The aim is to reduce data duplication and to ensure that people tell their story as few times as possible. The new approach also aims to provide preventative and proactive care for local people as close to home as possible.
The teams have launched in the East and West areas of Birmingham and will run for an initial twelve weeks. Services offered by the new neighbourhood teams include social prescribing, medication reviews, community nursing, community mental health support and support for patient carers and families.
In total, there are five INTs involved in helping to design and trial the new approach. These first two test sites were chosen as ‘accelerator sites’ as there are existing multi-agency partnerships up and running that can quickly become part of the INT approach. The three remaining teams are set to launch towards the end of 2023.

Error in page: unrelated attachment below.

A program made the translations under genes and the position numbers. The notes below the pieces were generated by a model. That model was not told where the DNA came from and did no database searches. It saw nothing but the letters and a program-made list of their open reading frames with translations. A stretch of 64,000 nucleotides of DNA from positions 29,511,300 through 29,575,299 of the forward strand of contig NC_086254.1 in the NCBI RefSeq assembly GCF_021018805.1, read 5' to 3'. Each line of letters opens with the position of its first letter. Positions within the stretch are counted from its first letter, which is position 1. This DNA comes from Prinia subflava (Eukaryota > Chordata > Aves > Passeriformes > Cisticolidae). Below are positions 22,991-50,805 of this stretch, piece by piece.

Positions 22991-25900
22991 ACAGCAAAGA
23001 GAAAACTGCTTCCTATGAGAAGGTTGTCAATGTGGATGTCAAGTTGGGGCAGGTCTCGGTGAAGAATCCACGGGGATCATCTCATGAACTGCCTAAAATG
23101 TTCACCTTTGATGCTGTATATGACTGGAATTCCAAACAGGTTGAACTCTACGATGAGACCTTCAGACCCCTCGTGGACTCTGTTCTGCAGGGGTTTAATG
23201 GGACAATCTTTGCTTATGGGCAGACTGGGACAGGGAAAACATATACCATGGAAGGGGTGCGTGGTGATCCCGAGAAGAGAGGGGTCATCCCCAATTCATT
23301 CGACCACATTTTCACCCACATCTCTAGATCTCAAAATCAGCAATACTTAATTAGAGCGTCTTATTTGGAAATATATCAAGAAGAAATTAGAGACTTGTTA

Matthew Forrest, Programme Director for INTs at Birmingham Community Healthcare NHS Foundation Trust (BCHC) said: “Integrated Neighbourhood Teams are central to improving access to local care and support for our population.
“We have worked with more than 150 professionals across health, care, and voluntary services, and engaged with local citizens, to design and develop this approach over the last five months. We are now excited to see what results we can achieve during this next phase and learn how we can better adapt the design to the benefit of our local populations.